Embrace billboard

A billboard promoting the local organizations Embrace for survivors of sexual assault can be seen from the southbound lanes of Hwy. 53, a mile north of Hwy. 70 between Bittersweet and Ojibwe roads. The billboard is on the left, atop the hill.

WASHBURN COUNTY – Washburn County will continue its share of funding for Embrace, an agency that provides services for survivors of domestic and sexual assault for Washburn, Barron, Price, and Rusk counties.

A question of support for the Ladysmith-based agency has swirled recently when Embrace posed an anti-racism statement "affirming the humanity and dignity of Black, Indigenous, People of Color (BIPOC)."

"As an anti-violence organization, Embrace cannot end one form of violence without addressing the other, and we cannot properly serve all survivors if we do not acknowledge and address the oppression and violence the most marginalized survivors are experiencing," the statement said. (The statement is attached to this article.)

The statement was issued after the deaths of George Floyd, Breonna Taylor, and Ahmaud Arbery as well as the shooting of Jacob Blake. The statement condemns violence and white supremacy and supports the Black Lives and Indigenous Lives movements. Embrace also states that Communities of Color have disproportionately higher incidences of violence in part because of a history of racism in society.

Law enforcement agencies in Washburn County and Barron County reportedly withdrew their support of the agency.

“No victim services have been interrupted by the changes," said Barron County Sheriff Chris Fitzgerald. "We have just withdrawn our support, as well as law enforcement in all four counties they serve, over social issues they are taking up that are very anti-law enforcement. I believe that the environment they are creating may not be welcoming to all victims.”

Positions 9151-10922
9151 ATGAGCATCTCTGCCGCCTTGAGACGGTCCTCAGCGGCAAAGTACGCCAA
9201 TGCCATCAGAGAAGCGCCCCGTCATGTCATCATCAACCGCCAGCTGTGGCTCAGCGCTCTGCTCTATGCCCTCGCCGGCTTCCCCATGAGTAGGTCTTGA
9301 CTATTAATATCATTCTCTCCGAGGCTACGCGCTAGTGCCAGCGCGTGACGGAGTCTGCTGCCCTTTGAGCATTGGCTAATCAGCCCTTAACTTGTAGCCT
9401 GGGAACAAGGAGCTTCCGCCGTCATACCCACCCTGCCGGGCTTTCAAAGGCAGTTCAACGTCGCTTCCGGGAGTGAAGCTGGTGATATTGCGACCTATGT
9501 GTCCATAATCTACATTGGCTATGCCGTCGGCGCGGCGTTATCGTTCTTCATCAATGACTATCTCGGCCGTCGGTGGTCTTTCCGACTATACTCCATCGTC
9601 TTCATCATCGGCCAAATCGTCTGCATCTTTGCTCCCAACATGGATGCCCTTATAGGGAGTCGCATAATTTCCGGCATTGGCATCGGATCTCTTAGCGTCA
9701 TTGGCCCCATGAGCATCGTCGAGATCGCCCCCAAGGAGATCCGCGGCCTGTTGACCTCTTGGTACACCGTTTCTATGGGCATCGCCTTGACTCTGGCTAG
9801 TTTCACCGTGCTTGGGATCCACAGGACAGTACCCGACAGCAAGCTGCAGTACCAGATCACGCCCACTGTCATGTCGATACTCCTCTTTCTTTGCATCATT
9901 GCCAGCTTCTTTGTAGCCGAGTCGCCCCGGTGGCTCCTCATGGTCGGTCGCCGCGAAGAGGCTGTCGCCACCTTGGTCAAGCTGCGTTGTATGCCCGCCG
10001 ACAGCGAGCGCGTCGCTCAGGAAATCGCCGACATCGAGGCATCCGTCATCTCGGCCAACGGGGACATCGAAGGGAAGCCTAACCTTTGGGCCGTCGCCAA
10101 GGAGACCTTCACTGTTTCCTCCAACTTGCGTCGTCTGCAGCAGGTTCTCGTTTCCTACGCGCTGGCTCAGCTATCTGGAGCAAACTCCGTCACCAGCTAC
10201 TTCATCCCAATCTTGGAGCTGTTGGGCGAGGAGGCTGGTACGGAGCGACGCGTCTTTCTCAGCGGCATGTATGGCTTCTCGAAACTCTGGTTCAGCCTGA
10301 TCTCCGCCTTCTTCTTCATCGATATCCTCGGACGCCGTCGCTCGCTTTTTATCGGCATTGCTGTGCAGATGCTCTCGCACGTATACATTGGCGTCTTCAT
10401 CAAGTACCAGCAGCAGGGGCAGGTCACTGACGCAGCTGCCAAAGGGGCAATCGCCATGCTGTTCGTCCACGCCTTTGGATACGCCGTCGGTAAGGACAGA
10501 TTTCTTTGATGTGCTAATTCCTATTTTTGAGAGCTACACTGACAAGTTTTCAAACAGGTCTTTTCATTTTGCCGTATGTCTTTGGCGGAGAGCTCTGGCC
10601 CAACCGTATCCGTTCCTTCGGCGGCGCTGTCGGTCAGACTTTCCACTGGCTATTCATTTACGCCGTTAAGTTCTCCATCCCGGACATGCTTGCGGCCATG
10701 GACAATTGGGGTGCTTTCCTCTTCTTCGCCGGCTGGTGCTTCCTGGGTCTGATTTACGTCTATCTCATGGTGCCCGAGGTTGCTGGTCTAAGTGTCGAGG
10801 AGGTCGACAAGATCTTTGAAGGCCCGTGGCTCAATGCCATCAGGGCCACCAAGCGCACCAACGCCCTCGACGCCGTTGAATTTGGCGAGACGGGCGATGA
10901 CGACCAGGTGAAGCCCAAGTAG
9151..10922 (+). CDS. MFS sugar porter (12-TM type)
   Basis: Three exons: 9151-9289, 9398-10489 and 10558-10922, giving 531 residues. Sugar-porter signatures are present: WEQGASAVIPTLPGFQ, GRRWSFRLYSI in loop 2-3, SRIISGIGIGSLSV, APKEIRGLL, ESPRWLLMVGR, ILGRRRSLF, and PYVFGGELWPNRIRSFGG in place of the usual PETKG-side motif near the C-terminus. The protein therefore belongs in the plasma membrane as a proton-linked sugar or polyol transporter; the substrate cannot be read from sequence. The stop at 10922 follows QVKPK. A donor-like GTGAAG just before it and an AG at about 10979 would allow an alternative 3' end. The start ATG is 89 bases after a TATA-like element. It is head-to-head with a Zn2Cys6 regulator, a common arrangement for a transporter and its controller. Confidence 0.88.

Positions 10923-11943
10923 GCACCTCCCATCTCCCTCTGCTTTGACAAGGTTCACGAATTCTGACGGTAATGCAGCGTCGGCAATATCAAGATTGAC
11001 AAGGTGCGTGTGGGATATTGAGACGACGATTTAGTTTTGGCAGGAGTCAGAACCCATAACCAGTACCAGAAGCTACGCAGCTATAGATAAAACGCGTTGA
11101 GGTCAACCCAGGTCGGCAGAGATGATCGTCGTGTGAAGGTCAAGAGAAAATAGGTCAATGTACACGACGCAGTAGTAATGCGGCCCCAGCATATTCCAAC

Barron County's executive committee on October 7 voted to stop its $25,000 funding for Embrace.

County response

On Friday, Oct. 16, Thomas Mackie, Washburn County board chairman, released the following statement:

"We are very fortunate in Washburn County to have Jesse Christianson and Alyssa Melin serving our survivors of domestic and sexual assault violence. Jesse and Alyssa are employees of Embrace, the advocacy, support and shelter agency serving our County and they have passion in working with Washburn County residents in need. In 2019, Embrace staff served 272 survivors in-person, responded to 787 crisis calls and had over 1,100 contacts with Washburn County survivors overall.

"Embrace staff also perform a variety of violence prevention programs in the community and schools to help reduce future occurrences of abuse. Embrace (formerly Timeout Abuse Shelter) has been serving Washburn County residents professionally and innovatively for decades and continues to be a strong community partner in Washburn County.

"As many residents are aware of, administration from Embrace and our local Law Enforcement agencies may not always be on the same page in regard to current hot topic issues. Washburn County continues to support and very much appreciate the very important services that all our law enforcement agencies and Embrace provide and we’re hoping to continue a mutually beneficial relationship.

"In the meantime, Washburn County will continue to fund Embrace to ensure our residents in need continue to receive the services they need."

An in-depth article will be in the October 22 issue of the Spooner Advocate.

(Copyright © 2020 APG Media)

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